Last week we headed to Illinois four days earlier than the rest of the family to get the Crestliner running and comfortable for the 4th of July.
While we were gone I had a rebuilt outboard put onto the back of the boat. When the shop installed the outboard, they also replaced the rotten transom board for me.
When we started the project, we had an idea that we would pattern a new floor with painters plastic or butcher paper. This didn’t work too well. It was very difficult to keep the plastic tight on both sides on the curved edge. It was also impossible to reach both sides at once without being in the middle of them. We ended up doing side to side measurements every 6 inches to create a pattern.
The subfloor of the boat had been filled with styrofoam, but throughout the decades, it had become water-logged, crumbly and moldy. When I looked up replacement options for closed cell foam, the slick mix and pour foam that would have perfectly formed to the subfloor troughs was far too pricey for this project. After googling several types of closed cell foam, we landed on pool noodles! $50 for enough to fill the whole thing.
We secured the floor over top by screwing it into the metal ribs.
The next step was the front seat. My father had a bench screwed down on all sides, but we wanted to make it open up to provide access to the storage we found underneath. This was obviously the original design since the hinges were actually welded in place.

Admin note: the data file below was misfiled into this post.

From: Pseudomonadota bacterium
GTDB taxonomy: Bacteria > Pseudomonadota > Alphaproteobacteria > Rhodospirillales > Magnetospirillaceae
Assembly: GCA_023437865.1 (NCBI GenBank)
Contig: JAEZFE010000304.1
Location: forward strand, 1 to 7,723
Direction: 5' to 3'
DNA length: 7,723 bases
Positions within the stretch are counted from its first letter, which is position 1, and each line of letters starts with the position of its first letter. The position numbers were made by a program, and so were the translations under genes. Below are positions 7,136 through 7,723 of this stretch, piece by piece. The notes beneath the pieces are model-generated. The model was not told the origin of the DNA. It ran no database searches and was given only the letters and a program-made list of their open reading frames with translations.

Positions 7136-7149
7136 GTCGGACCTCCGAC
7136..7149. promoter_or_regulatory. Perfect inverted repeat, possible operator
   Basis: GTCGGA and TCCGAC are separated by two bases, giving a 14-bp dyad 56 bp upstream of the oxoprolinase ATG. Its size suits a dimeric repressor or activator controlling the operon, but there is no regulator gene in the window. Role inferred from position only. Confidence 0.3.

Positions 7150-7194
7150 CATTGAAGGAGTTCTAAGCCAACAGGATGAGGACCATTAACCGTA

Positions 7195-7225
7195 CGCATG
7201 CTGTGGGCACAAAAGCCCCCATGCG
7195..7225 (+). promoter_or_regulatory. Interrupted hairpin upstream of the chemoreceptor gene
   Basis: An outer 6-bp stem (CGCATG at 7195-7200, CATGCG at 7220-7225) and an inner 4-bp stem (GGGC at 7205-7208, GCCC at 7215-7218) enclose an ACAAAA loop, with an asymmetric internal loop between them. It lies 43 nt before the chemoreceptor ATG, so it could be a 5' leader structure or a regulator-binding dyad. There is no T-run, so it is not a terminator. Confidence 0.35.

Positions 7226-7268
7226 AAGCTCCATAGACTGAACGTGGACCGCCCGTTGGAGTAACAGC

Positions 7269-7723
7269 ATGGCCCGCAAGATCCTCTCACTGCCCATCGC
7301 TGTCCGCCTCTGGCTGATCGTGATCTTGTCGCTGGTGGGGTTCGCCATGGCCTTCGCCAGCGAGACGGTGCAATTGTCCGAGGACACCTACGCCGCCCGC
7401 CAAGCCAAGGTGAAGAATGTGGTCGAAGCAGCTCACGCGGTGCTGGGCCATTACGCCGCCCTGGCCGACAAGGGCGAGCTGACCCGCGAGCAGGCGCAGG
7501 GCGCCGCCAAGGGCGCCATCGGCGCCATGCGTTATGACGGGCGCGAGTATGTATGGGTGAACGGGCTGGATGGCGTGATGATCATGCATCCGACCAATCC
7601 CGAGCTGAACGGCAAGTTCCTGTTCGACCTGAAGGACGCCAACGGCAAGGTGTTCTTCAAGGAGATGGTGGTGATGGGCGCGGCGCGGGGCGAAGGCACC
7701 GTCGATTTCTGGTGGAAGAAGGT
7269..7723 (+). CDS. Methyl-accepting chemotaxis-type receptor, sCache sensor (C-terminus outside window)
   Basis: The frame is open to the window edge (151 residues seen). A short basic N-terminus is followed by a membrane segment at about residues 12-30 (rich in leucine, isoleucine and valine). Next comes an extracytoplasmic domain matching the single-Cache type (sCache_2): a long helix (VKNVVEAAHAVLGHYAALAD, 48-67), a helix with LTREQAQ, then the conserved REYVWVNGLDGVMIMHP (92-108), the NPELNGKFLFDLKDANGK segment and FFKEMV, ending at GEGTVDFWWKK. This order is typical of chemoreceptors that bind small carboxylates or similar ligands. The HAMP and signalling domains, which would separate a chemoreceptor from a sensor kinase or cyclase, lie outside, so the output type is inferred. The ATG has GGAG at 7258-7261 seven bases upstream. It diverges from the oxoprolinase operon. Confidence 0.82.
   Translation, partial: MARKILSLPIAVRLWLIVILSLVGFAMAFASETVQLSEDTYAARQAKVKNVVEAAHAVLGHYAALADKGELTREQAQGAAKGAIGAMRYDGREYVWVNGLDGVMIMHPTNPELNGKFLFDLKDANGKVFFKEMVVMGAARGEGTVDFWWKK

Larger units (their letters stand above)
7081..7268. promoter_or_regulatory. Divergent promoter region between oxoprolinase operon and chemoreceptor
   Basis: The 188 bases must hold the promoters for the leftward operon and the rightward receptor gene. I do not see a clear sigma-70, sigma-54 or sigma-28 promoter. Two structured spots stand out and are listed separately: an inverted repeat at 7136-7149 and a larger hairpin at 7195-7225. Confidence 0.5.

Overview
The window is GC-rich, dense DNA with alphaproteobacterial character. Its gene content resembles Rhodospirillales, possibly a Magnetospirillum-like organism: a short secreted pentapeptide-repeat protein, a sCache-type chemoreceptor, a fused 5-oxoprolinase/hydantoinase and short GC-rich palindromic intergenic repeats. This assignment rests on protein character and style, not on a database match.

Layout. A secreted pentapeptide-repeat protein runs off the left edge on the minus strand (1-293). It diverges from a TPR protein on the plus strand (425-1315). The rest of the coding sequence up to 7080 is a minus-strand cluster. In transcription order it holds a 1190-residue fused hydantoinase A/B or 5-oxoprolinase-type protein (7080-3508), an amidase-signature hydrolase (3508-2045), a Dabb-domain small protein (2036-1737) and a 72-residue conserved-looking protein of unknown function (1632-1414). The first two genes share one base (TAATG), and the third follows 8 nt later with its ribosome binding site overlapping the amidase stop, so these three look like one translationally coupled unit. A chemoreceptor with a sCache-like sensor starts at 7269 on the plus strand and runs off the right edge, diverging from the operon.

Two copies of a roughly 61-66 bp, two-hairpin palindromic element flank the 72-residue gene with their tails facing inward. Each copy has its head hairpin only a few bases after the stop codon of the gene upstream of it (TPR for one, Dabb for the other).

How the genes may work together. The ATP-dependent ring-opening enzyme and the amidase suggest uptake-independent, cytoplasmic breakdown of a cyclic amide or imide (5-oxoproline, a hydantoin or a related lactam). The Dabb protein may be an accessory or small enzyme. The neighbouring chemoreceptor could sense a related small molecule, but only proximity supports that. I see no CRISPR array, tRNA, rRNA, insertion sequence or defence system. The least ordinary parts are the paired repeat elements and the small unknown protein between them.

We decided to cover the seat and the floor with a vinyl imitation teak decking. It’s soft on the feet, non-slip, pretty to look at, and it keeps you from getting splinters. After the flooring we took considerable time to install some swivel chairs. It was difficult because they bolted in both sides.
During the spring we made some cushions for the aft part of the boat using some closed cell foam and sunbrella leftover from our sailboat interior. Our next step was to make some bases for them. We chose to do a rectangular plywood base with 2x2s as joiners in the corners. After we had them all put together and painted, we traced them onto the floor where we wanted them. I then took them out of the boat and cleaned the plywood floor carefully before sticking down the vinyl decking. Then we bolted down the side seats and left the middle seat as a floater, which can be also be used as a step or a coffee table.
The last thing we needed was to get the lights running on the boat. That was fairly simple as the wiring isn’t very complex so we just ran all new. We ended up buying new stern and fore lights as well.
Our last obstacle was some safety concerns on the trailer. Our forward winch wasn’t working at all, so we got a replacement for it along with some new tires at the local farm store.
We did a quick test run in the yard, as well as some backing practice. The yoke of the trailer turned out to be a bit crooked, so pulling straight back involved a sort of S pattern wobble with the steering wheel to compensate.
Finally we got to take her down to the river! I can’t wait to take her out many more times in the future.
One thought on “1960 Crestliner: Phase 2”
Great work You Two!